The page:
George Osborne’s budget was driven by an obvious political imperative but was, in economic terms, largely a non-event. The major interest, such as it was, lay in the minor adjustments offered to long-suffering consumers in the forlorn hope that they would be cheered up by cheaper beer and marginal concessions on income tax, and might not therefore notice that their jobs, services and living standards are still under constant threat.

    In terms of the wider economy, the Chancellor’s stance was “steady as he goes”; after nearly three years of his stewardship and in the sixth year of recession, nothing much, it seems, needed to change.

    There was no recognition that austerity as a response to recession had not only been invalidated by experience, both in the UK and in Europe, but had also, as a consequence, been rejected – following a review of their earlier recommendations – by the IMF. The Chancellor was apparently unconcerned that output still lagged behind its pre-recession peak, and that the government borrowing, whose reduction he had identified as one of his primary goals, had continued – reflecting the depressed level of economic activity – to grow as a percentage of GDP.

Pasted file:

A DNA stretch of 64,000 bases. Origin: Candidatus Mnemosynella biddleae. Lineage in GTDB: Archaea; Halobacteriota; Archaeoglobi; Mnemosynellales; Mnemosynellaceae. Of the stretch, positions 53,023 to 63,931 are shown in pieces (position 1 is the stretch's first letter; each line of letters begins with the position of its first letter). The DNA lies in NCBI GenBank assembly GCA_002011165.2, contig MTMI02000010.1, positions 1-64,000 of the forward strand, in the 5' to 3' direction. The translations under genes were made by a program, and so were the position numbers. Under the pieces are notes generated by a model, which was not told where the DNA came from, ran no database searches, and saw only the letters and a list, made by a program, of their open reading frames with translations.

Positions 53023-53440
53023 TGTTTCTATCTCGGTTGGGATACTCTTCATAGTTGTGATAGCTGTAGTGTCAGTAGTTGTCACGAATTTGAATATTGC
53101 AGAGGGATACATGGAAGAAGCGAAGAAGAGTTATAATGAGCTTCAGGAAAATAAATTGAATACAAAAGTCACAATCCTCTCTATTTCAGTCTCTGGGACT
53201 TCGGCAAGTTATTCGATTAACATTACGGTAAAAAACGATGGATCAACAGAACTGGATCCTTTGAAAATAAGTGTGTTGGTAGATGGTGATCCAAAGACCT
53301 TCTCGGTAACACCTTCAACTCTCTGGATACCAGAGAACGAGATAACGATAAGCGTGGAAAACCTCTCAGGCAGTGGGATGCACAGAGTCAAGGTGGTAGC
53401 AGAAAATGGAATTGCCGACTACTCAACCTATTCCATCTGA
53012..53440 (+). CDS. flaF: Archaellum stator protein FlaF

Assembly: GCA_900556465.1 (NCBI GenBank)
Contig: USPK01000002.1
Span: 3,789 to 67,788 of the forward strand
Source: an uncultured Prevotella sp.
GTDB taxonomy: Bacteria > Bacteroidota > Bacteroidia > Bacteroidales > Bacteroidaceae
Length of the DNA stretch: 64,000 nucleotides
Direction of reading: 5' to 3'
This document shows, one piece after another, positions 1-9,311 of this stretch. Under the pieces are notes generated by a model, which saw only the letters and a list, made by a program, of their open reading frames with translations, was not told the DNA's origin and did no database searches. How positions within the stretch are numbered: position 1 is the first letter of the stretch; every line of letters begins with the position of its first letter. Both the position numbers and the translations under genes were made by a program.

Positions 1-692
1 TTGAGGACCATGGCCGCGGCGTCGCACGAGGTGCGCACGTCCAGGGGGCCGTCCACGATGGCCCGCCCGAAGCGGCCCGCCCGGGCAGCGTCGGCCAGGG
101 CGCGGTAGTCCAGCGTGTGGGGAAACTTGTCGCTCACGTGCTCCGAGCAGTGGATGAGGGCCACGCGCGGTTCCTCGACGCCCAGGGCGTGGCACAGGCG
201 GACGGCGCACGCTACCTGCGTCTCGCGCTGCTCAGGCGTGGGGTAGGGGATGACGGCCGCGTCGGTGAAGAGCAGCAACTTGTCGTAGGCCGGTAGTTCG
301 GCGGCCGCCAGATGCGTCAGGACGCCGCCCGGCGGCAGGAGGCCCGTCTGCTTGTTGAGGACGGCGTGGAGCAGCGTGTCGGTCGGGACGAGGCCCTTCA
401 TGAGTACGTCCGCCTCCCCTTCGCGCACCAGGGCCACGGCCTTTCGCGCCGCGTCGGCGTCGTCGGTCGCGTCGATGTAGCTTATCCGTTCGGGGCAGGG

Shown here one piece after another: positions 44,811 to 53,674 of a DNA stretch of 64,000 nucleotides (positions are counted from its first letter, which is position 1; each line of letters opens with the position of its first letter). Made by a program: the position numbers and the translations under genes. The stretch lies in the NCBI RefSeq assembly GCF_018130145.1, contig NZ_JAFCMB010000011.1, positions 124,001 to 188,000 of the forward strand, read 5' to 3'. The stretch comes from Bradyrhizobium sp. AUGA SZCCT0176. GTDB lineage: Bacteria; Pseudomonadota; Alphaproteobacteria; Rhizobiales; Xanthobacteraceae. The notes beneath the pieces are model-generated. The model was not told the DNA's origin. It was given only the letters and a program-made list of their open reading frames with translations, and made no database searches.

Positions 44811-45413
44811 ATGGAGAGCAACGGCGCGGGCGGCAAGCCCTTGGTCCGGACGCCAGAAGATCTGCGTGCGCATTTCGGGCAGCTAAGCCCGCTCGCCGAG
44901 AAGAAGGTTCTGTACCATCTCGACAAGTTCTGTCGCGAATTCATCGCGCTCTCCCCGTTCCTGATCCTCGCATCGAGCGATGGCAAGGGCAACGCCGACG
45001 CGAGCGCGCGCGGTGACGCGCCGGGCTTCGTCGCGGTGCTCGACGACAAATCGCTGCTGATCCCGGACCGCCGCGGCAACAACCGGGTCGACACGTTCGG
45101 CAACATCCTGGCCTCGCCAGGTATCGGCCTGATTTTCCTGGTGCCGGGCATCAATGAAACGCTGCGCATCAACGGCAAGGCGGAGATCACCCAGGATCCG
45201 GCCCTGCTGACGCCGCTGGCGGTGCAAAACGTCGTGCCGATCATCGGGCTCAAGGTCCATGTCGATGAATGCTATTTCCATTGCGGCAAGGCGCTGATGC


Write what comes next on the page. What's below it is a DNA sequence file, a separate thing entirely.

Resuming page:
So little account was taken of the most obvious and pressing problems facing the economy that one must wonder whether the Chancellor’s focus is political and social, rather than economic. It may well be that his unstated agenda is to take advantage of the recession to unleash forces and drive through measures that will change the balance of advantage between rich and poor, private business and the public sector, for a generation.

    The Chancellor may well be, in other words, an (perhaps – if one is being generous) unwitting heir to a long and dishonourable tradition, epitomised by Andrew Mellon, the multimillionaire US Treasury Secretary, who called upon employers in the depths of the Great Depression to “liquidate labour”.

    Austerity, and the withdrawal of government, represent, after all, increased space for private enterprise (though the Chancellor seems not to have noticed that manufacturing is so enfeebled that it is unable to take advantage of any supposed opportunities); and even the resulting failure to get the economy moving has a silver lining, in that it guarantees that unemployment remains an actual and potential restraint on wage growth.